There is also increasing demand coming from digital transformation and corner-office mandates to elevate customer experience across all customer touchpoints within organizations. In cases like those, it often makes more sense to connect the CMS content with the existing applications, rather than rebuild these experiences in a CMS.

This approach to delivering content to external applications is called headless content delivery, and it is quickly becoming very popular in organizations that need to support the content requirements of diverse departments. With headless, the CMS does not own and manage the presentation layer, but rather provides content to existing pages or apps via API requests that return raw or templated content.

Decoupled content management adds a level of flexibility that facilitates both fully managed websites and more agile content integration. In decoupled, the CMS is separate from the website but publishes content and resources used to build the website. 

You Can and Should Do It All

If you take the time to examine all your content requirements, you'll find you need more than one type of content delivery approach. You can use each approach in different situations. Your marketing team can use both static and dynamic delivery approaches to website content and landing pages for email campaigns. And if they are the owners of your mobile app, then they will definitely require a headless delivery approach.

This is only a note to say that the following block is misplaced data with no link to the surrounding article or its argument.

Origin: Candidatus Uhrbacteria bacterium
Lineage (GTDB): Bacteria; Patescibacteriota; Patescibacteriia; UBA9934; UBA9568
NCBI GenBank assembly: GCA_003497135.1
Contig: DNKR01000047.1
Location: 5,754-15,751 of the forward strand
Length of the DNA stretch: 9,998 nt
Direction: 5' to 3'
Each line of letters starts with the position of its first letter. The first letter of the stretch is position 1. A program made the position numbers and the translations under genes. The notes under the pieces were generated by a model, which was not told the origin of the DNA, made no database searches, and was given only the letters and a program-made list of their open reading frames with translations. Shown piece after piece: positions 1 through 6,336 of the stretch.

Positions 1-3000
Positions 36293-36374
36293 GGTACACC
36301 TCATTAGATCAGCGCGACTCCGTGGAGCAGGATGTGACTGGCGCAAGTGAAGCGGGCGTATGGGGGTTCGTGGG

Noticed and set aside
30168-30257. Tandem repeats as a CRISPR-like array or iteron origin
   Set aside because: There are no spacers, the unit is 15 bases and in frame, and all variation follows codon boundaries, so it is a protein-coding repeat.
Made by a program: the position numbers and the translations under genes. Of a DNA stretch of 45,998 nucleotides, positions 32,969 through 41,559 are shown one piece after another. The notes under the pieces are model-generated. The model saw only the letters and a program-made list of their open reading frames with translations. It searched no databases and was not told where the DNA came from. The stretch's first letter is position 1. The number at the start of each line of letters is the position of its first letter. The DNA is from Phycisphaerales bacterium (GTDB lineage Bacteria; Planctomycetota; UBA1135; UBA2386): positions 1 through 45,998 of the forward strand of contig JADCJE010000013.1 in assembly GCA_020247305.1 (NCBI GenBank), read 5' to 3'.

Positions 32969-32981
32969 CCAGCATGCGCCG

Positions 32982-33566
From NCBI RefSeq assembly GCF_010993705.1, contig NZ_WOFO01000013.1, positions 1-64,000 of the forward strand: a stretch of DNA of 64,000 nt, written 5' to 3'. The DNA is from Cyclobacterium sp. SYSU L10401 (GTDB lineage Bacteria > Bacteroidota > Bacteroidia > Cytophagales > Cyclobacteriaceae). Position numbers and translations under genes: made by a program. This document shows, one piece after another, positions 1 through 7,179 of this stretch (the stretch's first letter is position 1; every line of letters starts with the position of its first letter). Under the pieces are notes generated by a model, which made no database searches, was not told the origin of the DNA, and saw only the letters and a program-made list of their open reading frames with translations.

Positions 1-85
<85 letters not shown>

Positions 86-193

Meanwhile, your support team owns the customer portal, and depending on how IT built the portal, they may need one or more of these content delivery approaches. And business owners need a headless delivery model to support the content management requirements of their web-based business applications.

There's no single way you can enforce one content delivery approach across the board because you can't force business users to build content management into their applications or mobile apps. And if you were to take this approach, you’d only have to deal with the potential of duplicated content across the organization, with no method to synchronize it. 

Crafting an ‘All of the Above’ Approach

So the best approach to content delivery is ‘all-of-the-above.’  But this approach carries its own set of challenges. You know you need multiple ways to deliver content, but you don't want the pain of setting up and managing multiple content management systems, each with its own delivery method. 

Maintaining several content management solutions means your content would be spread across multiple systems, making it hard to manage and next to impossible to share, reuse and repurpose by users. That is a real challenge to your content strategy.

Building the Case for a Modern CMS Solution

Unfortunately, there aren’t many content management systems available today that support all three approaches. But resist the urge to try to squeeze your content delivery needs into one particular delivery approach. You’ll end up causing more problems then you will be solving.

 As you plan your next digital project, carefully consider the best content deployment approach and whether your existing technology supports that delivery model. If it does, then you are good to move forward. If it doesn’t, then it may be time to look for a new, more modern web CMS solution.